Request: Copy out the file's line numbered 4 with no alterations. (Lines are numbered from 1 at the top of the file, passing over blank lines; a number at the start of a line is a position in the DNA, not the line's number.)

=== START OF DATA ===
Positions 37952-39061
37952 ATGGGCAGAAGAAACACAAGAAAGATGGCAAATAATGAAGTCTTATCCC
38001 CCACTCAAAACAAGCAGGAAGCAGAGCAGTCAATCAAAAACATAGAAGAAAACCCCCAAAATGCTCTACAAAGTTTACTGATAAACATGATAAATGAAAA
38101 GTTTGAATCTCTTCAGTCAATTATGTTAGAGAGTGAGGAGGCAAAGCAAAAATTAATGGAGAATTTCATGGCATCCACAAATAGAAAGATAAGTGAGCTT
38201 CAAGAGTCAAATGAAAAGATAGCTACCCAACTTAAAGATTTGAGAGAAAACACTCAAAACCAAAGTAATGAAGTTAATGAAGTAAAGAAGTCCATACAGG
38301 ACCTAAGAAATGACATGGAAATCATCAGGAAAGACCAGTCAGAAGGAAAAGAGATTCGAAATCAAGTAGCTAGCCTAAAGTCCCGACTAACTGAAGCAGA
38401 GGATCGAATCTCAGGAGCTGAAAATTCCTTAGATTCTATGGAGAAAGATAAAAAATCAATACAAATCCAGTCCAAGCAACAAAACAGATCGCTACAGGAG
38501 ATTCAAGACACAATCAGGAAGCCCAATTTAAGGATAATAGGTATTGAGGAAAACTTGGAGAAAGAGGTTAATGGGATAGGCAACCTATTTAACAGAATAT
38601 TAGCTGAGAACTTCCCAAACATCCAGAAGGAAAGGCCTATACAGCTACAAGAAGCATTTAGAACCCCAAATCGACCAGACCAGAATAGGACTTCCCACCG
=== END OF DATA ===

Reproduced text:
38101 GTTTGAATCTCTTCAGTCAATTATGTTAGAGAGTGAGGAGGCAAAGCAAAAATTAATGGAGAATTTCATGGCATCCACAAATAGAAAGATAAGTGAGCTT